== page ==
Use Empathetic Design to Provide Value to Customers

provide value to customersTonight I was watching 60 Minutes and saw a story about a company called Ideo. They use ‘design thinking’ to solve problems and create products. According to the CEO, David Kelley, they study human behavior to identify where they can improve upon a product. He calls it empathetic design.

The other interesting part is that he gathers people from diverse industries and backgrounds, puts them in a room, and has them bring their own viewpoints to problem solving.

While it was a fascinating segment it got me thinking. How well do we use empathy in our businesses? When it comes to the products we offer and the services we provide do we look at things from the client’s point of view? Do we take time to look for ways we might be able to make it easier or better for them?

I was talking with a business owner the other day about a new service they are offering. When I asked what the value of the service was, he told me the value to his company. It never crossed his mind to think about the value it brings to the client. I realized that this kind of thinking happens all the time. After all, when we try to innovate, to create products and services to sell, we think about them in terms of how they will help us be profitable. And yes, we think about them as salable.

I’m only saying that often times our thoughts are more on our company than on our client’s.

I submit that while it is critical that we make sure we are making good business decisions, we would be better off thinking first about how our products and services benefit others. When we provide value and help others solve problems we will find that we are realizing our goals. It may take a new or different way of thinking:

1. List your products/services in one column and then list the value to the client in the next column.

2. Think about ways you could enhance that value. What would it take to offer even a little bit more? And what would you gain by doing so?

3. Consider how you work with your clients and how you could improve that:

  •             How often do you meet with them?
  •             How much do you know about what they are experiencing? What they need?
  •             How involved are you in helping them problem solve?

Bring in other people to design think. Don’t limit yourself to people in your industry or people who use your product or service. As Ideo can teach us, the more diverse the more interesting the solutions.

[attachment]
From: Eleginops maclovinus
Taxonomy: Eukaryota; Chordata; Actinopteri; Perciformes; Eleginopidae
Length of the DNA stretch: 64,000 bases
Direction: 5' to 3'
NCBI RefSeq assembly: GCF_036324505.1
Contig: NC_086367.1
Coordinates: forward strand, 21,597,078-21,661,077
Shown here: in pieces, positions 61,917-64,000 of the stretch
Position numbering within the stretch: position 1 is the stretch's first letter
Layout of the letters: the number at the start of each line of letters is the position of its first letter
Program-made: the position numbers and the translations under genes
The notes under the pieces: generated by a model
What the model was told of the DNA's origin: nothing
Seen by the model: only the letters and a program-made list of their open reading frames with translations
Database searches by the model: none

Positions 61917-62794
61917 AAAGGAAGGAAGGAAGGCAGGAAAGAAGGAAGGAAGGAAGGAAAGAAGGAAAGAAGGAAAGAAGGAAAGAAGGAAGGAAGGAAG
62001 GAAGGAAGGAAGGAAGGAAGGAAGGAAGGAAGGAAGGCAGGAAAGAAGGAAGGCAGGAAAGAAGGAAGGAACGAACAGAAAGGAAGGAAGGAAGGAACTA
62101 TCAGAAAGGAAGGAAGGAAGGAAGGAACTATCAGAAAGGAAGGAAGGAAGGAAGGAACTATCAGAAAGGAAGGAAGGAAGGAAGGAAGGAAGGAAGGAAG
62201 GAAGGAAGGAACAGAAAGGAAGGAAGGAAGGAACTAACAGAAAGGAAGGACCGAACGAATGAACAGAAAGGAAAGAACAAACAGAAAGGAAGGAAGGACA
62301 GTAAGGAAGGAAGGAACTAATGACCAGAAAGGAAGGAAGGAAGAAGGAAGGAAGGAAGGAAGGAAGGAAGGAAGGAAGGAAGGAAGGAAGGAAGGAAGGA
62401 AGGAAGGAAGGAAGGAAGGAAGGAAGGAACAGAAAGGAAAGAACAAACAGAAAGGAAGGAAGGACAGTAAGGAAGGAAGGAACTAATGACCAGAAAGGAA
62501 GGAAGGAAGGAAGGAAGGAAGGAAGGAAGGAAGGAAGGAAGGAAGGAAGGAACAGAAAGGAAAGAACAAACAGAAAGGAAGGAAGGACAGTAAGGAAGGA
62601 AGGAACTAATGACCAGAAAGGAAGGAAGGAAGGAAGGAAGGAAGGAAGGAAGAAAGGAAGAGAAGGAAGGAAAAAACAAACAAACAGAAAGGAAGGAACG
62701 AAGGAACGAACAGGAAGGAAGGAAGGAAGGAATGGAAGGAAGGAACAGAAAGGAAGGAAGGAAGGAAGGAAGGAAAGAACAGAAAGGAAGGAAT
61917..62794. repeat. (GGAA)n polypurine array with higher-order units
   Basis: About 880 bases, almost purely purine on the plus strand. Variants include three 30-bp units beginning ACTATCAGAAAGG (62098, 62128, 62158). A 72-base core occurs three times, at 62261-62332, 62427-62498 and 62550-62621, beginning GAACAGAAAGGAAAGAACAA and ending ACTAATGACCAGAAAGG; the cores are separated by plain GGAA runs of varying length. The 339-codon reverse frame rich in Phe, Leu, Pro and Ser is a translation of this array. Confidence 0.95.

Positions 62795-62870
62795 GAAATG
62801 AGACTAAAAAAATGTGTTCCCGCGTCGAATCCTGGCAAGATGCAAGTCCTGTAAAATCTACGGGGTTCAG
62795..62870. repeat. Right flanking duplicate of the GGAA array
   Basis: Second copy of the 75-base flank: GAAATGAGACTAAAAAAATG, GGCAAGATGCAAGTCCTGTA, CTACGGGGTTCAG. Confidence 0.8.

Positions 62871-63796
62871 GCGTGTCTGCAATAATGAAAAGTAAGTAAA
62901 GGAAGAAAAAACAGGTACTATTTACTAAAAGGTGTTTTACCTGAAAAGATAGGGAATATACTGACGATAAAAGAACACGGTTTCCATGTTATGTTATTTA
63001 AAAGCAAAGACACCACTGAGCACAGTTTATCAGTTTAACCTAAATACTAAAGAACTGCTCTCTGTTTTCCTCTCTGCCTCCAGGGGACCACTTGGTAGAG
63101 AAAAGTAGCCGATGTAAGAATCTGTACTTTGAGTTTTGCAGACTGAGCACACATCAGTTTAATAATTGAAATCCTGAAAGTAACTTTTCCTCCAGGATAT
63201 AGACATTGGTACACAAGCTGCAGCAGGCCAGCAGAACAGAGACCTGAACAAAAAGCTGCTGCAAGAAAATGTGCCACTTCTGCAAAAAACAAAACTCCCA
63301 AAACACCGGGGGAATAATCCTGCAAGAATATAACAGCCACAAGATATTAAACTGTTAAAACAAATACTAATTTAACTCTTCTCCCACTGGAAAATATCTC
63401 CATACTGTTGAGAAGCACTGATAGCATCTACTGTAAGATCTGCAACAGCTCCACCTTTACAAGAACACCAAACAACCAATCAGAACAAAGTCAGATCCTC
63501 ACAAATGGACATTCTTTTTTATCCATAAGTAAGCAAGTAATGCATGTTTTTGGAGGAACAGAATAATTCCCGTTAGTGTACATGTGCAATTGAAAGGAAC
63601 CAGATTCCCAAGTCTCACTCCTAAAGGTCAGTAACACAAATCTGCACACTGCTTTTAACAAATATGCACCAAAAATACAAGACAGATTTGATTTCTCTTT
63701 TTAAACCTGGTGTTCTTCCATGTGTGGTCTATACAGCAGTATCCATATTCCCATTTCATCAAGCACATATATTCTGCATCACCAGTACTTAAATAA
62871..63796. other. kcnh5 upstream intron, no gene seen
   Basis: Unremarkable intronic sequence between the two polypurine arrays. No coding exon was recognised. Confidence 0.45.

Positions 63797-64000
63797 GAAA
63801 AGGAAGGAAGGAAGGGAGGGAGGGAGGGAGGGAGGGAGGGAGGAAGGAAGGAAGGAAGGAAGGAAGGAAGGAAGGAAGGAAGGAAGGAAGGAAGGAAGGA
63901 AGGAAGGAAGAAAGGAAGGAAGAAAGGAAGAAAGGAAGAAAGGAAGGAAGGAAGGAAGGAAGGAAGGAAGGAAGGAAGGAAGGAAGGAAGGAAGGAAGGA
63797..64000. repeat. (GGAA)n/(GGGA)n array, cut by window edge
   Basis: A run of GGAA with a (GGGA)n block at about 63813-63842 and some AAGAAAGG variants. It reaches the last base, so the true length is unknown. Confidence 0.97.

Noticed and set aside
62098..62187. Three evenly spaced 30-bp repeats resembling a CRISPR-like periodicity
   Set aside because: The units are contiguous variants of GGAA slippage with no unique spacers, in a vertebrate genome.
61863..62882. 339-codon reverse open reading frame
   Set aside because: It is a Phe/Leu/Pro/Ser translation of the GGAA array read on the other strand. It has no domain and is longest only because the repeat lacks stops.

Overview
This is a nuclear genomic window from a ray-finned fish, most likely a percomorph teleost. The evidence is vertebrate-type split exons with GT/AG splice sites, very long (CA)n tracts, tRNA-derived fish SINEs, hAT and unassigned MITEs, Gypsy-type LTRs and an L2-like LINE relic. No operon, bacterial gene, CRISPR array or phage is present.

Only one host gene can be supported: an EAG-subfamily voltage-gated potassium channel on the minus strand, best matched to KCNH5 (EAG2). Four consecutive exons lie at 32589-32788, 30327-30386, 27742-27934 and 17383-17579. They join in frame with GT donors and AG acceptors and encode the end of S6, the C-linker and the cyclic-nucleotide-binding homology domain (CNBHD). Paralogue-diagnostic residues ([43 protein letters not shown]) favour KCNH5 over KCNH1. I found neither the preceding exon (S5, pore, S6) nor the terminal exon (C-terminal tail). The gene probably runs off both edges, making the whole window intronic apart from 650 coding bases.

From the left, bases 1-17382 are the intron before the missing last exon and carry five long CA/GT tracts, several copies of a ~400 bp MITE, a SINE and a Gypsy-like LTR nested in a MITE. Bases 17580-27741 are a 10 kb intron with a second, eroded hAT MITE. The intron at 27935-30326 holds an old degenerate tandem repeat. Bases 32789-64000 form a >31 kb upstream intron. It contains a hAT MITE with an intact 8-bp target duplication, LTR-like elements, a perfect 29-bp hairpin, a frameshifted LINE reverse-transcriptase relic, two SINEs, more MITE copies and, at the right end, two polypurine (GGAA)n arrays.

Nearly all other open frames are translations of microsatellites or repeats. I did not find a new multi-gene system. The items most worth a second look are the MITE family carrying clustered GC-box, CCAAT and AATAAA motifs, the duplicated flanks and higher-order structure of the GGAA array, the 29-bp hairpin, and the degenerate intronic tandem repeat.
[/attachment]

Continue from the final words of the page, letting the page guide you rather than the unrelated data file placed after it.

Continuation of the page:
This simple exercise conducted even twice a year can bring big results for you and your bottom line. When you can empathize with your clients you can find new solutions you hadn’t thought about before. When you work with them on this level, you deepen your value to your current clients. Their loyalty increases.  Not only are they more likely to keep you around, but they are more likely to refer you to others.

Give it a whirl and see how it works for you. I’ve already started my list.

Diverse Business Meeting Photo via Shutterstock


Diane Helbig Diane Helbig is a Professional Coach and the president of Seize This Day. Diane is a Contributing Editor on COSE Mindspring, a resource website for small business owners, as well as a member of the Top Sales World Experts Panel at Top Sales World.

5 Reactions
  1. The most successful software products I’ve used have been developed by companies that were first seeking to meet their own needs and then began offering it to customers. Since the product was built based on their own needs, it had a very “empathic” design.

  2. Diane,

    The layout of a website has a lot to do with your customers experience. It can be the determining factor of if they’ll buy from you initially, continue to buy from you, or never buy from your at all. Thanks for sharing your insights on this topic with us.


  3. with out impressive layout it is difficult to convey the right message to the customers

  4. Diane, thanks for sharing. So, it’s called empathetic design then. I used to call it harnessing the power of Why – as in why people behave and think the way they do, and how to use it to drive growth in your business. I guess, the human mind will always be a mystery and human emotions are just as complex. In the end, it’s all about that genuine intent to add value to the table that counts.

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